31 Type of Cast to Use Gellman, JBJS-Am, (1989): –51 acute fx’s followed prospectively –Short- vs. long-arm cast –LAC: n=28, 100% union Time to union: 9.5 weeks –SAC: n=23, 65% union; 2 nonunions, 6 delayed unions Time to union: 12.7 weeks Improved results with long arm cast

32 Cast Management: Summary Cast treatment of non-displaced scaphoid waist and distal pole fractures is safe, effective, reliable, reproducible Displaced fractures clearly benefit from ORIF For experienced surgeon, ORIF may return patients to work faster and lower rehab costs. with advent of percutaneous techniques, early fixation is becoming more appealing

33 Cast Management: Alternatives Open reduction, internal fixation (ORIF) –Headed screws placed radially –Headless screws – K-wires Percutaneous fixation with cannulated screw –Volar approach –Dorsal approach

34 Casting vs. Fixation Bond, Shin, et al JBJS pts with acute nondisplaced fracture of the scaphoid waist Randomized to either: – cast immobilization (14) – fixation with a percutaneous cannulated screw (11) Fracture union –screw fixation group 7 weeks –cast immobilization group 12 weeks (p = ) Return to work –screw fixation 8weeks –cast immobilization 15 weeks (p = ) no significant difference in ROM or grip strength at the 2 yr f/u

35 Indications for Surgery Unstable Scaphoid Fractures –Displacement of > 1 mm –Radiolunate angle > 15 degrees –Scapholunate angle of > 60 degrees –“Humpback” deformity – intra-scaphoid angle >10 degrees Nonunion

36 Herbert Screw Differential pitch and jig provides compression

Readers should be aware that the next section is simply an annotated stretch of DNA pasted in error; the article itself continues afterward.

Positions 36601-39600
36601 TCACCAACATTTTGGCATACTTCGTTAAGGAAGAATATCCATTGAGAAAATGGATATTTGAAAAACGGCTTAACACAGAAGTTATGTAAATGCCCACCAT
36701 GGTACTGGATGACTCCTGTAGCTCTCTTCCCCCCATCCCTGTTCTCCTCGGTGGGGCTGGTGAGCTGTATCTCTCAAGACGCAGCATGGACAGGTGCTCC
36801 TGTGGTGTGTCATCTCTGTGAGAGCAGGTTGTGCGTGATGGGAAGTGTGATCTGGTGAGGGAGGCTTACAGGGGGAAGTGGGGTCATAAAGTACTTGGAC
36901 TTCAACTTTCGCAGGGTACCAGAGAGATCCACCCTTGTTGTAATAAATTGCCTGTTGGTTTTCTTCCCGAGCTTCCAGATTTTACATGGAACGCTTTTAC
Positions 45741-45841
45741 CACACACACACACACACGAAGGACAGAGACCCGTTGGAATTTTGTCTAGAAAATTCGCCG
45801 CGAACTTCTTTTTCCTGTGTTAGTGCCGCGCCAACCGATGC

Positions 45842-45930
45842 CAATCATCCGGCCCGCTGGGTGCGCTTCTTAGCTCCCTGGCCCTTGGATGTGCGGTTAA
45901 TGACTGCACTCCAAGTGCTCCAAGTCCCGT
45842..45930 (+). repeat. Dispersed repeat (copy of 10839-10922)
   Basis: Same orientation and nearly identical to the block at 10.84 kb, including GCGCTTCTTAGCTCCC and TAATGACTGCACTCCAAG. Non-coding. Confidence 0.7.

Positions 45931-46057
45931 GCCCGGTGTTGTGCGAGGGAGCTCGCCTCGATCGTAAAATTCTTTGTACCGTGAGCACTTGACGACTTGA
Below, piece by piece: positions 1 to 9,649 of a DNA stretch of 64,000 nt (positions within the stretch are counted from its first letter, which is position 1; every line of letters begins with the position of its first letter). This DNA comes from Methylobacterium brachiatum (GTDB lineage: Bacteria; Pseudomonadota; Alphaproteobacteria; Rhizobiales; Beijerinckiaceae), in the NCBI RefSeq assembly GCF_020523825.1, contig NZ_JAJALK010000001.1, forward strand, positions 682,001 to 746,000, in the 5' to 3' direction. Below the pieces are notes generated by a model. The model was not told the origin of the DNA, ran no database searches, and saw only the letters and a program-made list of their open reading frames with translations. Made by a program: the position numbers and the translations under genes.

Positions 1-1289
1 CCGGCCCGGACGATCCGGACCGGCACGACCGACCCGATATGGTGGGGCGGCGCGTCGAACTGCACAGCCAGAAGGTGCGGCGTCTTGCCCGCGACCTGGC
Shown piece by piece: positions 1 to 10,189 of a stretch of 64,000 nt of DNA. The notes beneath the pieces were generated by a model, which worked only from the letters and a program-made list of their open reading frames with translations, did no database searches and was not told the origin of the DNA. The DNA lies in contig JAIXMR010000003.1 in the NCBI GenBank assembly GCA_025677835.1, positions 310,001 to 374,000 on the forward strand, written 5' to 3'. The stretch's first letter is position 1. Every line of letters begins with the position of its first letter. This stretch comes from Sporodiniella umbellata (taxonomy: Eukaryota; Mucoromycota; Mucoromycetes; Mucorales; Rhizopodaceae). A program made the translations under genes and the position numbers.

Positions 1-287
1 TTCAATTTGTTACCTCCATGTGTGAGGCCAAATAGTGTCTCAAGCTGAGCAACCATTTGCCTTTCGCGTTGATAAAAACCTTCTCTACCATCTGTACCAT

37 ORIF: volar approach

38 Herbert screw with compression jig

39 Final screw placement

40 Dorsal Approach Proximal pole fractures

41

42 Percutaneous Fixation Volar Dorsal

43 Guidewire centered in scaphoid in all views

44 Derotation pin cannulated drill

45 Cannulated Screw

46

47 Outcomes and Complications AVN of proximal pole Nonunion Malunion Arthritis (SNAC) wrist

48 Scaphoid Non-Union Introduction How does it occur? Should it be treated? Can it be treated? How and when should it be treated?

49 Treatment Options - Scaphoid Nonunion: Scaphoid preserving ORIF with cancellous bone graft ORIF with structural tricortical graft ORIF with vascularized graft Percutaneous fixation alone

50 Treatment Options - Scaphoid Nonunion: Salvage Proximal row carpectomy Scaphoid excision and limited inter- carpal fusion: four corner Distal pole excision Proximal pole excision or replacement

51 INITIAL FILM AFTER 4 MONTHS IN CAST

52 CT SCAN AT 4 MON. POST TREATMENT

53 51 y/o man presents with acute onset ulnar sided wrist pain after playing golf

54 Scaphoid Nonunion: Diagnosis Non-union often an “incidental” finding after re-injury to wrist –Probable disruption of a previous stable, and therefore asymptomatic, scaphoid non-union Exam: tender, loss of motion, weakness